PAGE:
Ash Wednesday is—oddly perhaps—a day I have long associated with bushfires, better known in the American hemisphere as wildfires.
I come from the Adelaide Hills in South Australia, where on Ash Wednesday in 1983, catastrophic bushfires, driven by 70-mph winds and fueled by years of drought-ravaged eucalyptus forest, tragically claimed 28 lives. In the neighboring state of Victoria, even more lives were lost under similar conditions. In total, 75 Australians perished and 3,000 homes were destroyed in what were the nation’s deadliest bushfires up to that point.
My mother has recounted to us on many occasions the events of that hot and hazy day. Thirty-eight weeks pregnant with my older sister at the time, she watched flames lick distant hilltops as she and my dad hosed down our house in an effort to save the family home from oncoming disaster.
Mercifully, the wind changed soon afterwards and the fires stayed away from our property.
For me, the specter of bushfires—an ever-present threat during Australian summers—has therefore enjoyed a stronger association with Ash Wednesday than foreheads marked with ashen crosses and other penitential preparations for the season of Lent.
But Ash Wednesday matters. And it has a long history.
The Old Testament speaks frequently of ash as a symbol of mourning and penitence over sin (Job 42:6, Jeremiah 6:26, Daniel 9:3). In the first few centuries of the church, the practice of public penance—in which believers confessed their sins and received ashes on their forehead from a priest—became commonplace. By the time of Saint Gregory the Great (c. 540–604), the practice of using ashes to mark the beginning of Lent was firmly established.
Lent itself goes back to at least the fourth century, probably soon after the Council of Nicaea. While the timing and specific rituals of the season varied by region throughout Europe, for well over a millennium, Lent has been observed as the 40-day period leading up to Easter. It is a time when Christians fast, reflect on and repent of their sins, draw near to God, and prepare their hearts for Passiontide, which is the last two weeks of Lent including Holy Week, during which Jesus Christ suffered and died “to reconcile to himself all things, whether things on earth or things in heaven, by making peace through his blood, shed on the cross,” according to Colossians 1:20.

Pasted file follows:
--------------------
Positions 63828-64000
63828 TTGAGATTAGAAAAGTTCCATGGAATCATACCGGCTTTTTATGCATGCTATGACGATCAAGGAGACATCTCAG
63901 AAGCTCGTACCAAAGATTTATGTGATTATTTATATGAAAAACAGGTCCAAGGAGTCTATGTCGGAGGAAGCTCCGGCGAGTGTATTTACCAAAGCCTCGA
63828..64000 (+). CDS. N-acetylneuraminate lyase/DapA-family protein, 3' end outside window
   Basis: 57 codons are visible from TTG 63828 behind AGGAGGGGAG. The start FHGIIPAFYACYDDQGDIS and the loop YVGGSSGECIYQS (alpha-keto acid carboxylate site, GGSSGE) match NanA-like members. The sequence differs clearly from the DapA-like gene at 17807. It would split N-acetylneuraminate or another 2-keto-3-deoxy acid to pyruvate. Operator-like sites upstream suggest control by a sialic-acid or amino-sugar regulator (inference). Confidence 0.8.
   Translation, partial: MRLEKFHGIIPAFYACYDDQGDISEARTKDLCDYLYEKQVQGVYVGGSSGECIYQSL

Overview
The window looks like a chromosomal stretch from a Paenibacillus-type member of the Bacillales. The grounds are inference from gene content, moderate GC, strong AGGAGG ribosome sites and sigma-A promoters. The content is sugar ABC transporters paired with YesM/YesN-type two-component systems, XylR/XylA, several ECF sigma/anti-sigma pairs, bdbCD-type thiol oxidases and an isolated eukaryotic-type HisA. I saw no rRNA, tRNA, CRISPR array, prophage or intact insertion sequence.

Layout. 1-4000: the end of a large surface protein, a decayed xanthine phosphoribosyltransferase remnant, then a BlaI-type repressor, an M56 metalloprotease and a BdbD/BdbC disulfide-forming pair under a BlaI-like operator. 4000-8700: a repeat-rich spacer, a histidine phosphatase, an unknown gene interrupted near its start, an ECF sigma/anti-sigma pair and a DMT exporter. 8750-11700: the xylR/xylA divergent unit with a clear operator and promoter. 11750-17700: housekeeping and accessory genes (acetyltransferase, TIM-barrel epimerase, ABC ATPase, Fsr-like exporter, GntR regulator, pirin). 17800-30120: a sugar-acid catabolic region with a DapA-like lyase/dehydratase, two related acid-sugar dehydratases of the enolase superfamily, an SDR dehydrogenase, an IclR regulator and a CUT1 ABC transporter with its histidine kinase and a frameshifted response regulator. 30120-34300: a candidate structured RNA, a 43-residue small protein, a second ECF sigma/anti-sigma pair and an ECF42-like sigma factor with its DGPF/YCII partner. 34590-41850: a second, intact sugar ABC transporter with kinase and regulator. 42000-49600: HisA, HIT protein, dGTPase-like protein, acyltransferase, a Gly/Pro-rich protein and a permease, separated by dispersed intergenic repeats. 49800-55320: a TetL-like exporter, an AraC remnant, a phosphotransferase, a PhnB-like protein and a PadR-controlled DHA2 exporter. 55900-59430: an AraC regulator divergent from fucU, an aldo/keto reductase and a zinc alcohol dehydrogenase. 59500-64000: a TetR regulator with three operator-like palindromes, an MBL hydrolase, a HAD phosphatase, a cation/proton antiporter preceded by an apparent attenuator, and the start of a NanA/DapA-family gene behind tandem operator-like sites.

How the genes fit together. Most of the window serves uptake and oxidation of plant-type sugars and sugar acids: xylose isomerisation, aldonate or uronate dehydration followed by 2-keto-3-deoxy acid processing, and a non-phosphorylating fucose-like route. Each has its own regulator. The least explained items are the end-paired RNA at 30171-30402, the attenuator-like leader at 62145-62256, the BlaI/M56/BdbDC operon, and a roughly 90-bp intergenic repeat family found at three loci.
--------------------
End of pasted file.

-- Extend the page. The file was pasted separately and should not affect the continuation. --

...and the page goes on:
Ash Wednesday is the day that marks the beginning of Lent. On this day, ashes (which are generally derived from the burning of palm branches from the previous year’s Palm Sunday) are applied to the foreheads of the faithful in the shape of the cross, as the minister or priest declares, “Remember that you are dust, and to dust you shall return.” The ashes are a tangible reminder of human mortality and the transient nature of life.
I must confess that as a low-church Protestant, many of the specifics surrounding Lent have not been a big part of my Christian expression (fasting especially), even though Easter itself is rich in meaning for me. Though, as I noted when writing about Advent, I have recently been on a journey of discovery, gaining a newfound respect for the rich and layered traditions that have for so long kept our civilization grounded and sane.
Yet even in my own, rather obscure, childhood associations with Ash Wednesday, there is an important lesson to be learnt.
We mortals are dust and will soon return to dust. Our lives could be snuffed out instantly, if not in a bushfire then in any number of other tragic circumstances. Yet if our lives are fragile and contingent, they are also deeply precious and valuable, each of us having been made in the image of God.
The Christian gospel states that what Jesus Christ accomplished on our behalf during Holy Week—in anticipation of which we prepare our hearts during the season of Lent—was to spare us from the fire of divine judgment and give us a new life with God that defies our mortal limitations and endures forever.
That’s what I will be reflecting on this Ash Wednesday.
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